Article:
Name or a DN. There are quite a few fields but you can leave
      some blank. For some fields there will be a default value,
      If you enter '.', the field will be left blank.
      -----
      Country Name (2 letter code) []:IE
      State or Province Name (full name) []:Co. Dublin
      Locality Name (eg, city) []:Dublin
      Organization Name (eg, company) []:FuseSource
      Organizational Unit Name (eg, section) []:Finance
      Common Name (eg, YOUR name) []:Gordon Brown
      Email Address []:gbrown@fusesource.com

      [Note]Note

      The security of the CA depends on the security of the private key file and the private key pass phrase used in this step.

      You must ensure that the file names and location of the CA certificate and private key, new_ca.pem and new_ca_pk.pem, are the same as the values specified in openssl.cfg during Step 2.d.

  3. Create signed certificates in a Java keystore.

    1. Generate a certificate and private key pair using the keytool -genkeypair command.

      For details on the options to use when using keytool -genkeypair see Generate a certificate and private key pair.

    2. Create a certificate signing request using the keystore -certreq command.

      Example 4 creates a new certificate signing request for the fusesample.jks certificate and exports it to the fusesample_csr.pem file.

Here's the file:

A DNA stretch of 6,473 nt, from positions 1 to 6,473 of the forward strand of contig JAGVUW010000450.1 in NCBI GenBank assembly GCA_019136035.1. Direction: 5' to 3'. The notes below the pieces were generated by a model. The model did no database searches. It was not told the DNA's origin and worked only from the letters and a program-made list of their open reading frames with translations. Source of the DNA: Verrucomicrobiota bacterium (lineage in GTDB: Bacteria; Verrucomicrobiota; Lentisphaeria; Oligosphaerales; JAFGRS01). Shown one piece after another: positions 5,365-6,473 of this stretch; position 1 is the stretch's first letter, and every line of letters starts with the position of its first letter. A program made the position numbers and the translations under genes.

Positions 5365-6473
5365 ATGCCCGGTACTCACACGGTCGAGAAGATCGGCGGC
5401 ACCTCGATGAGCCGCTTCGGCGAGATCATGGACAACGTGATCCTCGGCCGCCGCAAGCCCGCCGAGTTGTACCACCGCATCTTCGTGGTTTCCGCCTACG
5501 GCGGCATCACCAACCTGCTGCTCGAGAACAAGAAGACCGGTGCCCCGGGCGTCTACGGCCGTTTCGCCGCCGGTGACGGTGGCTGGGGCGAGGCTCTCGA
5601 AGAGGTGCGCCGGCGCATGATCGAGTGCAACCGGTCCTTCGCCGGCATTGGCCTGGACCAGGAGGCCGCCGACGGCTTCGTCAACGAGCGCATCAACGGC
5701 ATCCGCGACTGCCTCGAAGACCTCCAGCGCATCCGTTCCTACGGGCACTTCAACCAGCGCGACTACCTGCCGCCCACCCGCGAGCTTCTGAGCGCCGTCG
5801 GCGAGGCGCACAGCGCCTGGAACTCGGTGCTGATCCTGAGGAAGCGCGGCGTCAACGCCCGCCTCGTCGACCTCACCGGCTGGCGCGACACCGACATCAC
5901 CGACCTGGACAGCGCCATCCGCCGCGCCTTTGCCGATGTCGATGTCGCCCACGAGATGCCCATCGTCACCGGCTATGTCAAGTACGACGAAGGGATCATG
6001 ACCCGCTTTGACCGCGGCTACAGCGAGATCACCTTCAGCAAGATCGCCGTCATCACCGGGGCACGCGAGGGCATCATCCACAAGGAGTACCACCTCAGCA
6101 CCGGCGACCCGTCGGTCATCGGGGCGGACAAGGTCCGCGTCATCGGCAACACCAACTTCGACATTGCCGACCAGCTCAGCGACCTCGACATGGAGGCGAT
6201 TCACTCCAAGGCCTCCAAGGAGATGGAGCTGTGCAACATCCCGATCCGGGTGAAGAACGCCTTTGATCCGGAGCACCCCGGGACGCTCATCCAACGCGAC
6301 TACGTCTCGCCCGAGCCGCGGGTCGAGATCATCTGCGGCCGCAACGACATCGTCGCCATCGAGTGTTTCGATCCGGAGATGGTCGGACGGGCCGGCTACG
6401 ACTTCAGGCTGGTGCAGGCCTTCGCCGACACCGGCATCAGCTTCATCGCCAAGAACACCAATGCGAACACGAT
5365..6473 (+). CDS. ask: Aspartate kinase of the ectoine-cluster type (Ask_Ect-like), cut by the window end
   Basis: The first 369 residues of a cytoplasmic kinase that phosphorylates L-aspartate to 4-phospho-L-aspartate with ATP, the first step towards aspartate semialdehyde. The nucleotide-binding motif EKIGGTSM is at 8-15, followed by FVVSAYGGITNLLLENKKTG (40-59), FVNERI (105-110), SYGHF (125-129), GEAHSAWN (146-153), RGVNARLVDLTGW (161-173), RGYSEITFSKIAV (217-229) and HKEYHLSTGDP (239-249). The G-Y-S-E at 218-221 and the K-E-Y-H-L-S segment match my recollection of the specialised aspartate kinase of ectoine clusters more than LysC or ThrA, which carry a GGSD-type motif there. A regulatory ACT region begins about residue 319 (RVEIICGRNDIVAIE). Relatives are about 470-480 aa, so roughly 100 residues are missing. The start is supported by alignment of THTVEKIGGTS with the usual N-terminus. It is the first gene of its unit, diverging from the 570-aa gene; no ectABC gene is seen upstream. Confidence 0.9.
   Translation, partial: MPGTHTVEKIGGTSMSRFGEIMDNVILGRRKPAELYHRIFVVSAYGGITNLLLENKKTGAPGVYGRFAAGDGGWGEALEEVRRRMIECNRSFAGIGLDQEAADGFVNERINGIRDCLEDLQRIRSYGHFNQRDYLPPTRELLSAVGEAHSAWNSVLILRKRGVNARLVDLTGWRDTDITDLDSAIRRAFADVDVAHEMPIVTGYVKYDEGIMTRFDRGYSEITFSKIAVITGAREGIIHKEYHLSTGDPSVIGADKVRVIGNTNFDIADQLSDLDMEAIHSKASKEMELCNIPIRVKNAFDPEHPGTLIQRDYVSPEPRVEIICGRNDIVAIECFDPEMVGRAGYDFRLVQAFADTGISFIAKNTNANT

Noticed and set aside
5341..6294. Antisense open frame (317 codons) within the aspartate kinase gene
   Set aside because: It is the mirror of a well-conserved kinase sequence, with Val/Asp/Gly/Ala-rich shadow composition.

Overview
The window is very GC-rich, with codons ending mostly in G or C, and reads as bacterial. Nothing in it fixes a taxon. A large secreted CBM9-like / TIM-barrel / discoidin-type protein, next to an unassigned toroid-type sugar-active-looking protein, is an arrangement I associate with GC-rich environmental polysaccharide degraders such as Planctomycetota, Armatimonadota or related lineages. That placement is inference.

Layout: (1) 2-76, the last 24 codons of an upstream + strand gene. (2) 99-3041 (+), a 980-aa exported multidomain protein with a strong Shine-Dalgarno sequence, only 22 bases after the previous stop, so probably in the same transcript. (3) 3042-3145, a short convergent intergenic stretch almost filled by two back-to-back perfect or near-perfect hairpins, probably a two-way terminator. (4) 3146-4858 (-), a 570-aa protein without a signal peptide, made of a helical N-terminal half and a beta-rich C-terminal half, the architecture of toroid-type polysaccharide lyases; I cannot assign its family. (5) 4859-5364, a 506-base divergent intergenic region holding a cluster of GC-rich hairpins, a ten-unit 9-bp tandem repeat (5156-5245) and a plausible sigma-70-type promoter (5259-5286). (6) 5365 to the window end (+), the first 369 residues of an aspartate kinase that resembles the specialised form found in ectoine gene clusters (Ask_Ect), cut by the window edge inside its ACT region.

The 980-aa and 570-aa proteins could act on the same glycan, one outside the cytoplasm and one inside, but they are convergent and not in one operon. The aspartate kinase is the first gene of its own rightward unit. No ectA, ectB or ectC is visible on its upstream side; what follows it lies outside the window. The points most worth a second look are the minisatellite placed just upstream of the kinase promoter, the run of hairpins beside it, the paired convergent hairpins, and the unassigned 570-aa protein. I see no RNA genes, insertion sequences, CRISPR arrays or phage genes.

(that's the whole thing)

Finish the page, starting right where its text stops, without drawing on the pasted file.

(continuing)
Example 4. Creating a CSR

      keytool -certreq -alias fuse -file fusesample_csr.pem -keypass fusepass -keystore fusesample.jks -storepass fusestorepass

    3. Sign the CSR using the openssl ca command.

      You will prompted to enter the CA private key pass phrase you used when creating the CA in Step 2.f).

      See Signing a CSR for details on the options to use when signing the CSR.

    4. Convert the signed certificate to PEM only format using the openssl x509 command with the -outform option set to PEM.

      Example 5 converts the signed certificate fusesigned.pem.

      Example 5. Converting a Signed Certificate to PEM

      openssl x509 -in fusesigned.pem -out fusesigned.pem -outform PEM

    5. Concatenate the CA certificate file and the converted, signed certificate file to form a certificate chain.

      The CA certificate file is stored in the CA's ca directory. For example, the certificate file for the CA created in Step 2.f would be ca/new_ca.pem.

    6. Import the new certificate's full certificate chain into the Java keystore using the keytool -import command.

      Example 6 imports the chain fusesample.chain into the fusesample.jks keystore.

      Example 6. Importing a Certificate Chain

      keytool -import -file fusesample.chain -keypass fusepass -keystore fusesample.jks -storepass fusestorepass

  4. Repeat Step 3 to create a full set of certificates for your system.

  5. Add trusted CAs to your Java trust store.

    1. Assemble the collection of trusted CA certificates that you want to deploy.

      The trusted CA certificates can be obtained from public CAs or private CAs. The trusted CA certificates can be in any format that is compatible with the Java keystore utility; for example, PEM format. All you need are the certificates themselves—the private keys and passwords are not required.